It's simply wrong for the Treasury Department to break its own rules and allow bonuses to executives of three businesses -- AIG, General Motors, and Ally Financial -- that were bailed out by U.S. taxpayers.
But that's exactly what Patricia Geoghagen, Treasury's special master for compensation, did for 2012. According to Christy Romero, special inspector general for the Troubled Assets Relief Program, $6.2 million in pay raises were given to these bailed-out businesses. One AIG executive was provided a $1 million pay raise. It bears noting that AIG, a firm largely responsible for the Great Recession, was bailed out by taxpayers to the tune of $182 billion.
This is so wrong on so many different levels. It's not the first time TARP inspectors have discovered that Treasury has allowed executives at bailed-out firms to get these lavish pay increases. From 2009 to 2011, seven bailed-out businesses avoided specific pay restrictions. It's outrageous that the Treasury Department, which is supposed to care about the interests of taxpayers, allows these companies to avoid restrictions on pay that were set as rules that they needed to abide by in order to be bailed out.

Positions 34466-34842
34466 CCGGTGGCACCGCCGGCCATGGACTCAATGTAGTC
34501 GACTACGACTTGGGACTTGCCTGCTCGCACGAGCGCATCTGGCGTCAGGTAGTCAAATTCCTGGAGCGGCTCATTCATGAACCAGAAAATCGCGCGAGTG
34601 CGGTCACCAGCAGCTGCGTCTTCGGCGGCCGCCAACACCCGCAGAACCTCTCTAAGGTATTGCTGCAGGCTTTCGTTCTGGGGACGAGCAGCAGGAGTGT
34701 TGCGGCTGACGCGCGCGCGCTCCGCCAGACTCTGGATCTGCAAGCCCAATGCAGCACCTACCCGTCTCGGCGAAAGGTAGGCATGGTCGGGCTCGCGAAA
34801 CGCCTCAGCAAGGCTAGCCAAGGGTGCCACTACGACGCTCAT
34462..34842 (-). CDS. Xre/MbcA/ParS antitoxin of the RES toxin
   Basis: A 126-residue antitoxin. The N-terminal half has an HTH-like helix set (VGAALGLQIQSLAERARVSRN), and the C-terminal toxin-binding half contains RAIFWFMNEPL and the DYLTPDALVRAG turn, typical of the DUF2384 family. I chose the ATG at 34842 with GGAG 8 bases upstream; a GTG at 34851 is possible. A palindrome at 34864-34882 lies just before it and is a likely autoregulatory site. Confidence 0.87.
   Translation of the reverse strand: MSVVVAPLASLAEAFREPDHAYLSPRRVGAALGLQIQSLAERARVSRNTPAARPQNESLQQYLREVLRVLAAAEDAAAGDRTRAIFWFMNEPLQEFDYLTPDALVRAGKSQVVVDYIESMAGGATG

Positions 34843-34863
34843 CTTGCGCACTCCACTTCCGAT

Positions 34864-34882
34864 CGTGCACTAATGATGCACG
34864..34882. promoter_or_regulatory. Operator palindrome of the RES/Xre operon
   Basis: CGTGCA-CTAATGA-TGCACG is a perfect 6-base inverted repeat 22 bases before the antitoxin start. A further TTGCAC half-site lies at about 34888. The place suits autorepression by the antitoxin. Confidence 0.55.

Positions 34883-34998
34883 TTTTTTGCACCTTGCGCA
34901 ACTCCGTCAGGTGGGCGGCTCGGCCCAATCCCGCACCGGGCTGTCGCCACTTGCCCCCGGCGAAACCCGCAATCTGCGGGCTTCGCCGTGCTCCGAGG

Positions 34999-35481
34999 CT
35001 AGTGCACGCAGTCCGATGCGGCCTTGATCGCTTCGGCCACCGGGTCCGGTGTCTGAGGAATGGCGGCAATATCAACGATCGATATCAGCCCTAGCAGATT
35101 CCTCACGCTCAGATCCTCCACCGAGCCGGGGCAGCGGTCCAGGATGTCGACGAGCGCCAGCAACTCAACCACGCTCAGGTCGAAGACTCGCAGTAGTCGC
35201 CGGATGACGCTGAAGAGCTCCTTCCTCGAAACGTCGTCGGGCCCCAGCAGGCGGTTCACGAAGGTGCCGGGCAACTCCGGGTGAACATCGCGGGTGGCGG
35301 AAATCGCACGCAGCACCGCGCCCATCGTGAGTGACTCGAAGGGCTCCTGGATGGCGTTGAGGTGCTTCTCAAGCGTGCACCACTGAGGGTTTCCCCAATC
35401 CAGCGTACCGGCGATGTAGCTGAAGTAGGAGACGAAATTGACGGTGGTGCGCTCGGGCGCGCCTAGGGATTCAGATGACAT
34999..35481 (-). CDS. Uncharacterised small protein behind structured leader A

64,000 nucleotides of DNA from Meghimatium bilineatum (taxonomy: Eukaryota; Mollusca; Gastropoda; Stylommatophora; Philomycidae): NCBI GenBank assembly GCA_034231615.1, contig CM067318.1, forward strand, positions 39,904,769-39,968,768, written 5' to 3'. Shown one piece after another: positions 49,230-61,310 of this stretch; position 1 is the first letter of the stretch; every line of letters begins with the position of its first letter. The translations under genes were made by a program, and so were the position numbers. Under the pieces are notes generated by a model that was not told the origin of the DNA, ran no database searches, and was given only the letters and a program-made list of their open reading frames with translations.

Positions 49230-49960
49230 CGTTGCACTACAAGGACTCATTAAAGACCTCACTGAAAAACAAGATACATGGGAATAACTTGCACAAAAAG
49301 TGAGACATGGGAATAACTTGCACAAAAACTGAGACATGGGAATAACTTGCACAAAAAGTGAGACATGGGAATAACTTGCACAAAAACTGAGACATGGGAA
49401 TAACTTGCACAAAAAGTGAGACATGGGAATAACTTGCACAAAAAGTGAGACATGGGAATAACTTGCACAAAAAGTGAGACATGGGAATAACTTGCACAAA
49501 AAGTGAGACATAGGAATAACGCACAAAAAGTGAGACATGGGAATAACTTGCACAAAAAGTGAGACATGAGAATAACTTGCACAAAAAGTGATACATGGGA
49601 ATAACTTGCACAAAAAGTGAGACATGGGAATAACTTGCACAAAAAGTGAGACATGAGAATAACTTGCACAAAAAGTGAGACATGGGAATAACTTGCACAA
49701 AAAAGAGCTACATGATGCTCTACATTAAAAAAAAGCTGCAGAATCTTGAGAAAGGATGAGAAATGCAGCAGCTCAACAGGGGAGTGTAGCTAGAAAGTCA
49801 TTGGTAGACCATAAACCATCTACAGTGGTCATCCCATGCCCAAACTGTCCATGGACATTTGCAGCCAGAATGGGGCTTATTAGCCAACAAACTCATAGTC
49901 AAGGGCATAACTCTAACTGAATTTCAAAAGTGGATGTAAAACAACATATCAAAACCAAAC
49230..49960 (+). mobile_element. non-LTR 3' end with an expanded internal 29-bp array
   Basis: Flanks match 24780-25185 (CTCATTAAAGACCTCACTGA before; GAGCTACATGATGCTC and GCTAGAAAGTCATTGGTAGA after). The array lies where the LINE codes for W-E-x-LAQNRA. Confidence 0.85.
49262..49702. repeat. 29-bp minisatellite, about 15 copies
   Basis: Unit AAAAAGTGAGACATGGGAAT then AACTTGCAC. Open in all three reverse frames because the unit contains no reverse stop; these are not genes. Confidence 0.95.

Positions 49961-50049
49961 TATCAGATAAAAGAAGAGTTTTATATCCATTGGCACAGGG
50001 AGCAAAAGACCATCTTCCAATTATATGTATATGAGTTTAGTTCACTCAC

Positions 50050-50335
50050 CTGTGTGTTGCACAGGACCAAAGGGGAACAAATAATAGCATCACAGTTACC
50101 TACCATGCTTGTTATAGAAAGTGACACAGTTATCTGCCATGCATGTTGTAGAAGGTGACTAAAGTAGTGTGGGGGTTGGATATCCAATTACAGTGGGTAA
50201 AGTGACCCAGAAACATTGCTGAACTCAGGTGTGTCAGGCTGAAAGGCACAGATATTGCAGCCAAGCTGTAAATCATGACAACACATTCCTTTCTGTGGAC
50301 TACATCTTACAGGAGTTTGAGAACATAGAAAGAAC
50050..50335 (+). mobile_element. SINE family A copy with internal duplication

Treasury officials excused the pay raises, claiming that the executives who got the extra cash deserved the raises because they were either losing their jobs or retiring. What a nauseous explanation. We doubt a similar amount of concern, and dollars, were lavished on the millions of taxpayers who lost their jobs or saw their retirements decimated the past several years.
"We expect Treasury to look out for taxpayers who funded the bailout of these companies by holding the line on excessive pay," Romero told the Washington Post.
Good luck with that high ideal. It's become apparent that the Treasury's main concern is with those who borrowed billions from the taxpayers.